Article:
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Staff Accomplishments

May 2016

Marine Energy Paper Chosen from Among Sea of Candidates

Post-doc Samuel Harding plays key role in award-winning paper

May 2016
Samuel Harding and Marshall Richmond

In May 2016, Measurement Science and Technology—a scientific instrumentation and measurement journal—selected a PNNL-authored paper on marine energy to receive a 2015 Outstanding Paper Award.

Post doctorate Samuel Harding and chief engineer Marshall Richmond collaborated with Brian Sellar of the University of Edinburgh in Scotland to author the paper, which covered a new convergent-beam technique that could increase the accuracy of measuring tidal currents around a marine hydrokinetic device.

The research paper earned the award for its impact on significant improvement of underwater velocimetry. According to Measurement Science and Technology, the paper was “excellent in its clarity and scientific description, and its contents were supported by 26 references.” The journal also noted that the sophisticated idea and originality was a key factor in the paper’s selection as the winner from a competitive list of candidates.

Exhibiting its popularity, the paper was downloaded more than 500 times in the first 90 days after publication. One of the factors that make this paper unique is that one of the major contributors was Harding, a post doctorate researcher.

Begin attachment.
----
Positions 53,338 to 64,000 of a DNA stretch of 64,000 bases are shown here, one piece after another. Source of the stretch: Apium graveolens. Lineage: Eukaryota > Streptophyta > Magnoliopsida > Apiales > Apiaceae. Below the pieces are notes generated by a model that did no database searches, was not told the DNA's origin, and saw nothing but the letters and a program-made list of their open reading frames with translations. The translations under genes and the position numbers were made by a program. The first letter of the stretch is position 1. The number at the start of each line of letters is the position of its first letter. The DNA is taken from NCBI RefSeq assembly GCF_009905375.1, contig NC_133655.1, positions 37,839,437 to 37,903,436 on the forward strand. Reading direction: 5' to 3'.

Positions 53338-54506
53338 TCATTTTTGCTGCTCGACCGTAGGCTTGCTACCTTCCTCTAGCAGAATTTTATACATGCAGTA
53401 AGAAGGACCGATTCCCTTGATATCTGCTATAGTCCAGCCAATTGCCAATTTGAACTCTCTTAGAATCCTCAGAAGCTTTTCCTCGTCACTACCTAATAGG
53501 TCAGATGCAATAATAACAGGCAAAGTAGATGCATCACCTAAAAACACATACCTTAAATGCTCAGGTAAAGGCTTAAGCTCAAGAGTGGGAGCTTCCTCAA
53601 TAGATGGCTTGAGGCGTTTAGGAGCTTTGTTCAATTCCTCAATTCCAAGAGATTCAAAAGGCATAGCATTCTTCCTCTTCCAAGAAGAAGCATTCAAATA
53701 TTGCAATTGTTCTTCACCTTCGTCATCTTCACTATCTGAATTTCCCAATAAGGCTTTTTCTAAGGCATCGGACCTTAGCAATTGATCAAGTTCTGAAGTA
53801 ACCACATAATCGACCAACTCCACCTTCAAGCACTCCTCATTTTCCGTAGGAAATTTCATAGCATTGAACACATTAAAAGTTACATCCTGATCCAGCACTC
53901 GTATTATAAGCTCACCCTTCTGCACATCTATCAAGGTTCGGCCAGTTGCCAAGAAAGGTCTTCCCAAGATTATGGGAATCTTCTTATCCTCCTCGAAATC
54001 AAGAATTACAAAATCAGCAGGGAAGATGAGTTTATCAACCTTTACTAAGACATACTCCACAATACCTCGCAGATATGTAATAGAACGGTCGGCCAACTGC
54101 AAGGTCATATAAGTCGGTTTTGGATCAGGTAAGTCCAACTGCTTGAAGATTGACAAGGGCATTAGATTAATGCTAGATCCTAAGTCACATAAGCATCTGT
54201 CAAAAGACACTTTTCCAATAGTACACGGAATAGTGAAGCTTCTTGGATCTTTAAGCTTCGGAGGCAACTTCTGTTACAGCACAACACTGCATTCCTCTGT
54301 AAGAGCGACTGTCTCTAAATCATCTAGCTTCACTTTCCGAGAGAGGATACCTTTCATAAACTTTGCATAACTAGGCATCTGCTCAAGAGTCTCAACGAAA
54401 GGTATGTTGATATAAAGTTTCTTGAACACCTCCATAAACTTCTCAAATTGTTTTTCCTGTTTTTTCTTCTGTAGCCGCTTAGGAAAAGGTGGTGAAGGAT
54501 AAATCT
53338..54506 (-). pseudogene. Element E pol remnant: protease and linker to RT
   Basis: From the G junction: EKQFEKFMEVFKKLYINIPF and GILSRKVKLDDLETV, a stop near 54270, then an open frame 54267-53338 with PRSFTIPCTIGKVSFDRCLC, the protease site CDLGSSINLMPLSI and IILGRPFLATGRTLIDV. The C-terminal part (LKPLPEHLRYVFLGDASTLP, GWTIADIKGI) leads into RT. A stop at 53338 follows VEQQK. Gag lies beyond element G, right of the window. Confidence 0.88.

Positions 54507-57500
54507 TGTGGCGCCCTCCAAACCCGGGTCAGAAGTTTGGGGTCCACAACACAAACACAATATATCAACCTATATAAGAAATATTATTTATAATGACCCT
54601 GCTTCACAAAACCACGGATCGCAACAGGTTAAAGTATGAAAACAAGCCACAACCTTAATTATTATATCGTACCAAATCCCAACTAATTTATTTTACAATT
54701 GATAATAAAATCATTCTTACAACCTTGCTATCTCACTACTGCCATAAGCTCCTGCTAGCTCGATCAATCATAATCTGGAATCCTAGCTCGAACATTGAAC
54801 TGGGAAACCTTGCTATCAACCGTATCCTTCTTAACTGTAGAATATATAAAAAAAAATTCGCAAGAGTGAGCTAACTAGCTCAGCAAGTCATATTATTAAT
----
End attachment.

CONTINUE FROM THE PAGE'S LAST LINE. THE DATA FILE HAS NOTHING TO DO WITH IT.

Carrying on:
"Sam Harding did an outstanding job on the data analysis for this novel instrument, and his clear, effective writing was no doubt a major reason the paper received this award," noted Richmond.

PNNL teamed up with the University of Edinburgh as part of the project, sponsored by the DOE's Wind and Water Power Program, to support sub-sea experiments by interpreting and analyzing the acoustic measurements. The result of the project was an adjusted measurement tool, a convergent-beam acoustic Doppler profiler configuration.

PNNL and the University of Edinburgh expect derivatives of this system will serve as important tools in improved marine hydrokinetic characterization, and could offer new ways to investigate highly complex flow conditions such as the interaction between strong currents and ocean waves.

For more information, read the recent research highlight.

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